A gill-shaped fireball was set overnight through the dark Florida skies.
SpaceX’s Crew Dragon spacecraft, carrying four astronauts for NASA, is preparing to plow through the atmosphere at 25 times the speed of sound, deploy four parachutes as it approaches the Florida coast, and then gently glides into the ocean in about 2 hours. : 57 p.m. ET on Sunday.
The return journey has begun, a spacecraft called Resilience has retreated from the International Space Station (ISS) carrying NASA’s Shannon Walker, Victor Glover and Mike Hopkins, along with Soichi Noguchi of the Japan Aerospace Exploration Agency.
Flexibility brought these astronauts to the International Space Station in November. They have lived and worked there ever since.
Their mission, called Crew-1, has officially restored NASA’s ability to send people into space aboard a U.S. spacecraft for the first time since Space Shuttles stopped flying in 2011, a routine six-month space flight. As for NASA astronauts launched aboard Russia’s Soyuz spacecraft, but so far the US has never flown on its own long-range missions.
The Crew-1 is also SpaceX’s first daily astronaut flight for NASA.The agency has already purchased five additional Crew Dragon missions. The second, Crew-2, launched four more astronauts to the International Space Station on April 23.They arrived at the station the following morning.
Walker, Glover, Hopkins, and Noguchi greet newcomers, but the ISS gets crowded, so on Saturday evening the Crew-1 climbed back aboard the Crew Dragon Resilience to return home.
Watch the live broadcast as the Crew-1 returns to Earth.
NASA is broadcasting a nearly seven-hour expedition, including a plunge into Earth and a final splash through the live stream below, starting at 6:00 p.m. ET on Saturday.
Walker, Glover, Hopkins, and Noguchi boarded the Resilience capsules and closed the cover behind them at 6:20 p.m. ET on Saturday, about two hours after checkout, the hook that kept the flexibility to the space station retracted at 20. : 35 p.m. ET with the spacecraft removed from the International Space Station. The vehicle then fired the thrust to back away.
The Crew-1 return was originally scheduled for Wednesday, then Saturday morning, but NASA postponed twice after forecasting strong winds in the splash zone.
SpaceX had previously flown humans back to Earth from the International Space Station – on a crew test flight called Demo-2 in May.The mission brought NASA astronauts Doug Hurley and Bob Behnken into orbit. They were on the International Space Station for two months before splashing down in the Gulf of Mexico.
The whole process of descent and landing is automatic. But Hurley advised the Crew-1 astronauts to make sure they “In front of the capsule,” according to Hopkins, the mission commander said.
“Preparing for the landing is just taking our steps and making sure that when we enter that sequence of events we are ready to go and we are following along with the automation. All that will take us Safe landing Hopkins told reporters following a call from the International Space Station on Monday.
If all goes well, resilience is expected to take the next few hours to orbit the Earth and move into position at 10:58 PM ET, the capsule should drop the body – the lower part where the tank is installed. Fuel, solar panels, and other hardware that is no longer required.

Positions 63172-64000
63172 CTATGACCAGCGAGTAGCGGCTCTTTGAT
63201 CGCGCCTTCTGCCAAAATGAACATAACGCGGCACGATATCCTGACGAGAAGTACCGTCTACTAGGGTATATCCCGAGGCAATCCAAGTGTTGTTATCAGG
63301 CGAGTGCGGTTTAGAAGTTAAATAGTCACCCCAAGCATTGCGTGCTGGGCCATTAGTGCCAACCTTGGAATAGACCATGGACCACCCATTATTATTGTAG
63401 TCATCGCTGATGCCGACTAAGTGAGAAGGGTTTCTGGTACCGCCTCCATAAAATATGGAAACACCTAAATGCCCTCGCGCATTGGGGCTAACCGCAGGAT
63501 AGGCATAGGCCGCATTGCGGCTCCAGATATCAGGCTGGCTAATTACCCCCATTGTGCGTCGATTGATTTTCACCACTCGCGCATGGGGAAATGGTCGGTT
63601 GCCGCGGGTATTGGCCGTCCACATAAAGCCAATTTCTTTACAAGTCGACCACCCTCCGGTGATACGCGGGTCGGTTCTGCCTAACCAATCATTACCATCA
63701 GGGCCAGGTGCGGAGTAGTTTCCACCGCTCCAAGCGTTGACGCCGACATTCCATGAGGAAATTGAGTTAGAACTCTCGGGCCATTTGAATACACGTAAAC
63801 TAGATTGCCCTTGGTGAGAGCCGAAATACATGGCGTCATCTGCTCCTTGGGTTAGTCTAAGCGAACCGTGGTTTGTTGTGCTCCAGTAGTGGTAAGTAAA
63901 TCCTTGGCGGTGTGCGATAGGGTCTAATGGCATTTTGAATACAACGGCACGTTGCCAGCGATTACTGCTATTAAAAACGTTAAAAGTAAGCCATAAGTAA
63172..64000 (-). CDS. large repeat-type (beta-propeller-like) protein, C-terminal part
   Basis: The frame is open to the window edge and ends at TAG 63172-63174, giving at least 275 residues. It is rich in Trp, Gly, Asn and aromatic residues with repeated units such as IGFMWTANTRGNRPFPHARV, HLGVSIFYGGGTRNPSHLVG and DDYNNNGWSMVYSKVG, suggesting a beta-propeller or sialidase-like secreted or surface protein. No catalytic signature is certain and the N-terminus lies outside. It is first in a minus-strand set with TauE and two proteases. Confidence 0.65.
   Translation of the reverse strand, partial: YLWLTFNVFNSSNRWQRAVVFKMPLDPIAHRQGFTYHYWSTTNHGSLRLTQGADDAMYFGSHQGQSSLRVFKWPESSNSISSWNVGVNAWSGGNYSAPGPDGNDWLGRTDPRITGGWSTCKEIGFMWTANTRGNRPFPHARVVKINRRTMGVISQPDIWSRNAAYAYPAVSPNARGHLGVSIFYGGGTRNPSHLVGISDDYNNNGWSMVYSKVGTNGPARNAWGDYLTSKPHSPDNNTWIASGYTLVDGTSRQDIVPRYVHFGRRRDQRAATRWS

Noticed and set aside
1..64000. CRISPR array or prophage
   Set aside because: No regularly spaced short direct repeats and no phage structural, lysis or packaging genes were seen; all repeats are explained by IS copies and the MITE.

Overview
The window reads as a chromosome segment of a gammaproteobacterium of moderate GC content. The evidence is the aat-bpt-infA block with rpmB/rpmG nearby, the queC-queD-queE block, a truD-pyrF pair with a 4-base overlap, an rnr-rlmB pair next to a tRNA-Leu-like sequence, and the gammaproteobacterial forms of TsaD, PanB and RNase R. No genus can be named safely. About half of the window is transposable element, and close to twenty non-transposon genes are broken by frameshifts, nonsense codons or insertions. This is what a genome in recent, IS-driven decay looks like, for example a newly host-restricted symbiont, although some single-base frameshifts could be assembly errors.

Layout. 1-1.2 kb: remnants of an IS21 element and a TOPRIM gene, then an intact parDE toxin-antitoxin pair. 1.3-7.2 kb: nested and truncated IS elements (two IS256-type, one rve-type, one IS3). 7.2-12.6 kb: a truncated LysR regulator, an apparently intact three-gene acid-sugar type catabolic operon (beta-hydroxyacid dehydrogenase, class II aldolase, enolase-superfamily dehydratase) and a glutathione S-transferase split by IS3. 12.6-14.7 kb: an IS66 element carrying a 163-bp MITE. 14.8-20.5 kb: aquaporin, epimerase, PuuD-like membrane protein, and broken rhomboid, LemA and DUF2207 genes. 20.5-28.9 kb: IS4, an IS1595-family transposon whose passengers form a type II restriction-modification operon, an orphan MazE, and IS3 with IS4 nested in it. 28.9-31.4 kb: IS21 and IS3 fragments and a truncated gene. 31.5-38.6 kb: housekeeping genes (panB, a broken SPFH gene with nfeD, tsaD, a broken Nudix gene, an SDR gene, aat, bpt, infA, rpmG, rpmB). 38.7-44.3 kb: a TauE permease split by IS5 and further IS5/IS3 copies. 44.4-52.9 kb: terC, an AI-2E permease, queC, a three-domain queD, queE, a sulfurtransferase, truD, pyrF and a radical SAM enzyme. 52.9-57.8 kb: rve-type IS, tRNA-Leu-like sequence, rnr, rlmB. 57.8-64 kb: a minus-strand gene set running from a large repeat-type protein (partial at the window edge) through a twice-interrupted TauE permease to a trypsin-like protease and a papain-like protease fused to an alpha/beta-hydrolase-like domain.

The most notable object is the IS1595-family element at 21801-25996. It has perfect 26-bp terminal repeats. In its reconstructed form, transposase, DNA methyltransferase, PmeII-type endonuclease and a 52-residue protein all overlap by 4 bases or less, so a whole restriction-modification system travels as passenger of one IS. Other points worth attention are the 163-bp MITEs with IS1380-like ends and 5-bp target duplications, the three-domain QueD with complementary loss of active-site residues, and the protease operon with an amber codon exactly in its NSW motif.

Then the Crew-1 astronaut might be in a bumpy state.
“The landing was – I would say it was more than Doug and I expected,” Behnken told reporters after he returned to Earth aboard the spacecraft. “Personally, I am amazed at how quickly this all happened.”
“It felt like we were in an animal,” he added.
Behnken also said that critical moments of the landing process, such as when the capsule detaches from the body and when the parachute is deployed, it feels. “It’s like being hit by a baseball bat in the back of a chair.”
What to expect when astronauts land
As the Resilience spacecraft approaches Earth, it is expected to continuously fire its thrust and push itself up into the atmosphere.
Soon, the spacecraft should plunge into the atmosphere, heating the material around it to 3,500 degrees Fahrenheit. At that point on the flight, Behnken said he could feel the capsule warming up and Earth’s gravity pulled him for the first time in two months. It felt like it was in a centrifuge, he added.
Crew Dragon’s heat shield, a series of heat-resistant tiles placed on the bottom of the spacecraft, had to divert the superheated material to protect the astronauts inside. After the Demo-2 landing, NASA and SpaceX found that one of those tiles was more corroded than expected, so SpaceX reinforced the heat shield with a stronger material.
When it is about 18,000 feet above the ocean, resilience should deploy four parachutes, which cause “The bumps are pretty important,” Behnken said.
Resilience should then glide gently into the ocean at 2:57 p.m. ET Sunday. The recovery team is expected to take the scorched capsule and bring the astronauts ashore.
As Behnken and Hurley returned to Earth, a visible crowd of ships approached the spacecraft dangerously after it bounced off. To prevent that from happening again, SpaceX, NASA and the Coast Guard plan to secure a 10-mile no-ship scope around the Crew-1 splash site.
“Landings are always dynamic, especially with capsules like this one, especially when the rails are open. That’s always exciting,” Hopkins said.
When asked what he wanted to eat when returning from the International Space Station, he replied: “If I have an appetite, that will be a bonus.”
This post has been updated with new information. First published April 26, 2021.
Read the original article on Business Insider.